There was a severe lack of character development for me, and only a small amount of plot. I honestly don’t think that we needed the past chapters. Or if we did get them, if they were told in a different way than the present chapters. The continuity in this story needs some serious work.

**Thanks to Netgalley and Random House Publishing Group for an eARC of this book in exchange for an honest review**
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I first heard about this book as I was copy editing a feature on the author, and the concept sounded right up my alley. A historical fiction novel spanning generations? Check. A Latina author writing about Indigenous and Mexican families in the American West? Sign me up. A main character trying to find her place in a society designed to overrun her? Just give me the book now!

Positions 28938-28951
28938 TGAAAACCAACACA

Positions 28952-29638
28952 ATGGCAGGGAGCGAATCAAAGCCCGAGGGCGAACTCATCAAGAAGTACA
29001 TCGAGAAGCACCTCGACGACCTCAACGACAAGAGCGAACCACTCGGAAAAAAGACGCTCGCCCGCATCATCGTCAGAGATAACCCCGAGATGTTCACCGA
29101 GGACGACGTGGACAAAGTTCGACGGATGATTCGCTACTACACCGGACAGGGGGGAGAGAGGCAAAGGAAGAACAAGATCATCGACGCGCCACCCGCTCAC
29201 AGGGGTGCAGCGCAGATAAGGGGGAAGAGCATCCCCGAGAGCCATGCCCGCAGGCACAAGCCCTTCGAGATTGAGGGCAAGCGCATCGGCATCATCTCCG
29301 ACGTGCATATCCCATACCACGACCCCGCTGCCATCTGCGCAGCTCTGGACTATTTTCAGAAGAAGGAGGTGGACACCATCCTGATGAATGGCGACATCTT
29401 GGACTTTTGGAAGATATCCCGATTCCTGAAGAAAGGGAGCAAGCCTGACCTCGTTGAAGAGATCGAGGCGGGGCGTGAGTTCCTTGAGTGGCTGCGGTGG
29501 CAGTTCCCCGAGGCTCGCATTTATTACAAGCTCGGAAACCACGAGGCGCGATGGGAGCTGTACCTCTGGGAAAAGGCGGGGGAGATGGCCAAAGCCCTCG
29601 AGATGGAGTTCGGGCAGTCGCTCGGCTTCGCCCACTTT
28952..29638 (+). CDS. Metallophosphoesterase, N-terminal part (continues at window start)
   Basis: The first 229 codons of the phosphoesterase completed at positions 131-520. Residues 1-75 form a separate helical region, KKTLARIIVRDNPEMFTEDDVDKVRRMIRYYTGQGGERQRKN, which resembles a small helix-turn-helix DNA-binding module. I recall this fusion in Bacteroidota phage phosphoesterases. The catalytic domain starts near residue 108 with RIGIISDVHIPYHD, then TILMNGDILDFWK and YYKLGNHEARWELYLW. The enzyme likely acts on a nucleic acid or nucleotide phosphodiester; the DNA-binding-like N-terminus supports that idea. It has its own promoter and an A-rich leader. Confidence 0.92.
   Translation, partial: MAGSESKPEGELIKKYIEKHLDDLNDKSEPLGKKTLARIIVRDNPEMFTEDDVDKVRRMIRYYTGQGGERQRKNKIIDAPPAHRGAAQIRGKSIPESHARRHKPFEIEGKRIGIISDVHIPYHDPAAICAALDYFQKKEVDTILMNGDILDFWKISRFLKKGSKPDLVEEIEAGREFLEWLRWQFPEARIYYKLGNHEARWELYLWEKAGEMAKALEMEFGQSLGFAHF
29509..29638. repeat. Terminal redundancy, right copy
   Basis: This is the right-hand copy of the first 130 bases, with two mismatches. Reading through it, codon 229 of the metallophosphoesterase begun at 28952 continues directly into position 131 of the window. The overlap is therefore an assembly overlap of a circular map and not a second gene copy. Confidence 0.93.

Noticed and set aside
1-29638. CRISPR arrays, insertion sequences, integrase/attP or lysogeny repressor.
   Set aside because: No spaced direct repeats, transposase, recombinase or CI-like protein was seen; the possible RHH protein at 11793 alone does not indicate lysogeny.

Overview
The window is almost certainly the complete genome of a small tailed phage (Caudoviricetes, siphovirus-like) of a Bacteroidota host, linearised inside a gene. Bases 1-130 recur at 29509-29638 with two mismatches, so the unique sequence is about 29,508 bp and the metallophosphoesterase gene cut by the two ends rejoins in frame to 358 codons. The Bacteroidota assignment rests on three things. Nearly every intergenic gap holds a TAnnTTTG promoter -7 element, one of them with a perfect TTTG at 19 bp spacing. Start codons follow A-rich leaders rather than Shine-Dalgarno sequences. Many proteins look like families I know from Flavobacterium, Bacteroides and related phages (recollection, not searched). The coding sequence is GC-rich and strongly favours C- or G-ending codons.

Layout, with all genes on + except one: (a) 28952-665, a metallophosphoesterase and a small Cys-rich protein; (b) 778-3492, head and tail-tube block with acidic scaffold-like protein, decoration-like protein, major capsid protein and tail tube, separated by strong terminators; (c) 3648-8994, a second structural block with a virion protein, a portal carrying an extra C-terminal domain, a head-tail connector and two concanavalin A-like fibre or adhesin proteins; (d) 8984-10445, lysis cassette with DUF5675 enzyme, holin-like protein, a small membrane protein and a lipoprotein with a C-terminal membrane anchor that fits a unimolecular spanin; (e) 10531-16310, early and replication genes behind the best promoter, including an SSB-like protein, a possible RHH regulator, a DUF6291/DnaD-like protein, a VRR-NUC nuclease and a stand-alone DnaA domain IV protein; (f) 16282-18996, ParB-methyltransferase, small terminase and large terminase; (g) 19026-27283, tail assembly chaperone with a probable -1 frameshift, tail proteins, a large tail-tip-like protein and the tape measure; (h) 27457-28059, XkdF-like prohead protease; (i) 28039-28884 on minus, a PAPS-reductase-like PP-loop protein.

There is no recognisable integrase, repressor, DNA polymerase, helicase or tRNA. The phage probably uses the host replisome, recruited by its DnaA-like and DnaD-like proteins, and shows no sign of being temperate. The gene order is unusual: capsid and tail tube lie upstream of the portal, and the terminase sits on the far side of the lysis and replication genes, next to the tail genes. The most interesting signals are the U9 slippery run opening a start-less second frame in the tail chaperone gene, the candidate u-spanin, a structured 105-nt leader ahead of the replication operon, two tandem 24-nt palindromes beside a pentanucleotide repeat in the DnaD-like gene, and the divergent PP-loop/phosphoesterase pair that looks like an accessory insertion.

For the most part, the book lived up to my expectations. It’s exceptionally well-written, and every sentence deserves to be savored; Kali Fajardo-Anstine has a beautiful way of crafting images and emotions that linger long after you’ve turned the page. She paints scenes in subtle but detailed ways; never smacking you over the head with her descriptions of people, places, and things. And some of Fajardo-Anstine’s lines hit me deep — I had to pause for a few moments to process what she’d just written because it was so poignant and evocative. The book’s setting is rich and explores a place and time — Denver around the Great Depression — that I was unfamiliar with. And Fajardo-Anstine makes it come alive with sounds and smells (it pops in the most extraordinary of ways) across seamlessly woven timelines.